Today we visited the interior of Chobe National Park with our intrepid guide Shime – a Botswanan who hails from a small village 7 hours away near the city of Maun. We are staying at the luxurious isolated Ngoma Safari Lodge located on the edge of Chobe on the Namibian border. The Chobe game drives are the main activity offered by Ngoma – and along with their lodge, these drives are first class. Their guides are super knowledgeable, have eyes like hawks, and at lunch time, a full spread with wine appeared on a table in the middle of the bush!
Chobe is teeming with wildlife. Botswanan’s realize the importance of conservation – nearly 40% of the entire country is set aside as National Parks or uninhabited wild areas. These are not small game parks where animals are fenced in – these are huge un-fenced tracts of land, Chobe, the Okavango Delta, the Kalihari etc.
Rather than Kruger National Park – where vehicle after vehicle can be lined up watching game, here we saw only 3 vehicles the entire day. You name it, we saw it – wild dogs, lions, many herds of elephants, rhinos, hippos, kuru, impala, water buck, sable, many species of birds, alligator, water monitor, zebra, giraffe, cape buffalo, several endangered species and much more.
We drove within about 3 meters of a pride of lions. Our guide wasn’t fazed at all when they all stood up as we approached. He said its not uncommon for the lions to get up and jump onto the top or hood of the vehicle. Now, that excitement we don’t need! This was the closest I’ve been to lions in the wild – even closer then in Tanzania a few years ago.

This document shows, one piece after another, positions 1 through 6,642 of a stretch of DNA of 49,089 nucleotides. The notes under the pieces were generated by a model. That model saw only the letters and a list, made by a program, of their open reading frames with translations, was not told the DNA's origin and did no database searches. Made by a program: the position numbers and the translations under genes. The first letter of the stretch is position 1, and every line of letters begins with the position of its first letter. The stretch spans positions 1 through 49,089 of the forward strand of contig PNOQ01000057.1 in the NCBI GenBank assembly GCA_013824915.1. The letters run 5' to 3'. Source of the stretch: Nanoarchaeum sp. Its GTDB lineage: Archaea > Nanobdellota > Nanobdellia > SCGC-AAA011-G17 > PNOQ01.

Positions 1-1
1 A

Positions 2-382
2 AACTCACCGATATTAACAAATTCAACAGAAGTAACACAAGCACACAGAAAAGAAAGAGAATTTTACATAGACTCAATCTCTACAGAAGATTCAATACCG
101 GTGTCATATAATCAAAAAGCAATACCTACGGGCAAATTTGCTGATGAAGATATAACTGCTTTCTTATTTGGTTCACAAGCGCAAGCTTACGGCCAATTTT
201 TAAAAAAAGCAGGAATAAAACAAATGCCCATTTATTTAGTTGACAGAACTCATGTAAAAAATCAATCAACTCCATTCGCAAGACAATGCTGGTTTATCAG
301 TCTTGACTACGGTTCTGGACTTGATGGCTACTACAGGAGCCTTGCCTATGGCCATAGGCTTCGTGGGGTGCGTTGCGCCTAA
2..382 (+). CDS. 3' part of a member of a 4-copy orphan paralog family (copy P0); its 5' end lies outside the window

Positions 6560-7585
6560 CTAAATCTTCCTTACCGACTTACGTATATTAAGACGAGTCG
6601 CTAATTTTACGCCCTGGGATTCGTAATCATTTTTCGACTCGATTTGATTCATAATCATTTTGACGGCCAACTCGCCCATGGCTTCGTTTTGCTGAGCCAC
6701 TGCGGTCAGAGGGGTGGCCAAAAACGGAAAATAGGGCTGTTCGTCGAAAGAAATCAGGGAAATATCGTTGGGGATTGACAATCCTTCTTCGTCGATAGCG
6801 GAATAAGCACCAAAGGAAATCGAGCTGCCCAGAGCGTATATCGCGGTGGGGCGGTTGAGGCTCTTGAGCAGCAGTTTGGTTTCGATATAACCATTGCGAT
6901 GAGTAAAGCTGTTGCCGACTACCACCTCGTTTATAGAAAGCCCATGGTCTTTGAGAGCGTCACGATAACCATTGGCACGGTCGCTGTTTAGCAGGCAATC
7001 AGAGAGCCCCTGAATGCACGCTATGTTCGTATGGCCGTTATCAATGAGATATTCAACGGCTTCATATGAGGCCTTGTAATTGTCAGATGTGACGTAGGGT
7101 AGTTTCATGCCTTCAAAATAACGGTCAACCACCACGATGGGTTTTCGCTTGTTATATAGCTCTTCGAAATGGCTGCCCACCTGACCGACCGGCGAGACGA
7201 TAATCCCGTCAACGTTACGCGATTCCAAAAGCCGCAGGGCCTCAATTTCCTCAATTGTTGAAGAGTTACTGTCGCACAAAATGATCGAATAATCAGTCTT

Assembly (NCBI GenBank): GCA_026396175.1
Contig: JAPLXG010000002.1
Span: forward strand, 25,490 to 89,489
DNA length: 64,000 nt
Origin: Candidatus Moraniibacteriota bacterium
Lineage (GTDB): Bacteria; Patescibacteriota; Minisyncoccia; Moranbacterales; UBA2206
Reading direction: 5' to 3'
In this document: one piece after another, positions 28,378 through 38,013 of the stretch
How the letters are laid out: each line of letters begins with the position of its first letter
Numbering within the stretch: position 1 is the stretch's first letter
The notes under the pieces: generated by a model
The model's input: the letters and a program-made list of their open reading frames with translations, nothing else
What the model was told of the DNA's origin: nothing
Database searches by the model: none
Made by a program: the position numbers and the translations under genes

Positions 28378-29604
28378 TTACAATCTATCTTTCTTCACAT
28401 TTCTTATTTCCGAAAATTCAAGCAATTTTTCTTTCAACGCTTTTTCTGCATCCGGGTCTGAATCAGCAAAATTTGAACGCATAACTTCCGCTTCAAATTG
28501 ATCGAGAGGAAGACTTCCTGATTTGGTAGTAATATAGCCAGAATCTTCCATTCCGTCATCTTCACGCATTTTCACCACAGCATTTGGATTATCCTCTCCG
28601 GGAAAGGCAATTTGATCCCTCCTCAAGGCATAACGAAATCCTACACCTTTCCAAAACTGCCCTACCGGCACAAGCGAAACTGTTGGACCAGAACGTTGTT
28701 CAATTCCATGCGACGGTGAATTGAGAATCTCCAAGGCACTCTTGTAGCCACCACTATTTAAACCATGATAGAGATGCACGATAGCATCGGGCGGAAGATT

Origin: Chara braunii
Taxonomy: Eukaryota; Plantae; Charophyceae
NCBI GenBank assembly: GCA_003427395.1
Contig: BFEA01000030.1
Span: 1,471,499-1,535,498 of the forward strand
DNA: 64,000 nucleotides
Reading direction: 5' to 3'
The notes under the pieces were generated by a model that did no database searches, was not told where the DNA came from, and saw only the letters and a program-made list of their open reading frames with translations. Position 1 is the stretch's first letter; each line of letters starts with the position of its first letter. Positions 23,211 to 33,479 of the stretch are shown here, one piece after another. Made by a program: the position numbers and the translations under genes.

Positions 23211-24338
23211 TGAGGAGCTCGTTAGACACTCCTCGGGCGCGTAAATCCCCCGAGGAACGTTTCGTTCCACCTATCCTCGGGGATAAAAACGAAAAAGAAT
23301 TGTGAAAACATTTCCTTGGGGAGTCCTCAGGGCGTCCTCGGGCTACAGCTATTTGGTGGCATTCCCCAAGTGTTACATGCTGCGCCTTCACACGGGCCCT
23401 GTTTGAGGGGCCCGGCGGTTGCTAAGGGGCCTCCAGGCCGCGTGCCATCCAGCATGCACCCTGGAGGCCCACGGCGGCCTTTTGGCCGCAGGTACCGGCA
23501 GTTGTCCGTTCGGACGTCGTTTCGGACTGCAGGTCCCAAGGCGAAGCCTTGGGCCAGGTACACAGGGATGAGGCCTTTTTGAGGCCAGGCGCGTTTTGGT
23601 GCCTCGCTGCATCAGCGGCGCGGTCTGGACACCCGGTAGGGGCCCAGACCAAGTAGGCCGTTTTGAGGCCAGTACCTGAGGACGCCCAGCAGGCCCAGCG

Chobe is home to huge numbers of elephants. We drove into the middle of one large group and they trumpeted and walked right up to within a meter or so of our vehicle. We sat in still silence, not risking making any noise that might frighten them.
The largest group of animals in one location we saw were Cape Buffalo. The ground was literately black with their backs for a great distance. These are among some of Africa’s most dangerous animals – but our guide said if they are in a large group like this, there is little chance of one of them charging the vehicle. We later came across a small group of buffalo on a walking safari and we gave them a wide berth.
Sometimes the smallest animals are some of the most intriguing. We came across two dung beetles rolling a ball of dung through the bush. Well, actually the female just hangs on for the ride while the male does all the rolling work. Their egg is contained inside the ball of dried dung.
We saw our first chameleon – it was crossing the tar road and had taken the color of grey and black pavement. We moved it to a branch of green leaves and wow, it started changing green! This small creature is amazing when you only consider the fact it can change its body color to suit its external environment. But also consider that the Chameleon can rotate one eye totally independent from the other – 180 degrees opposite as well as turn its neck 360 degrees.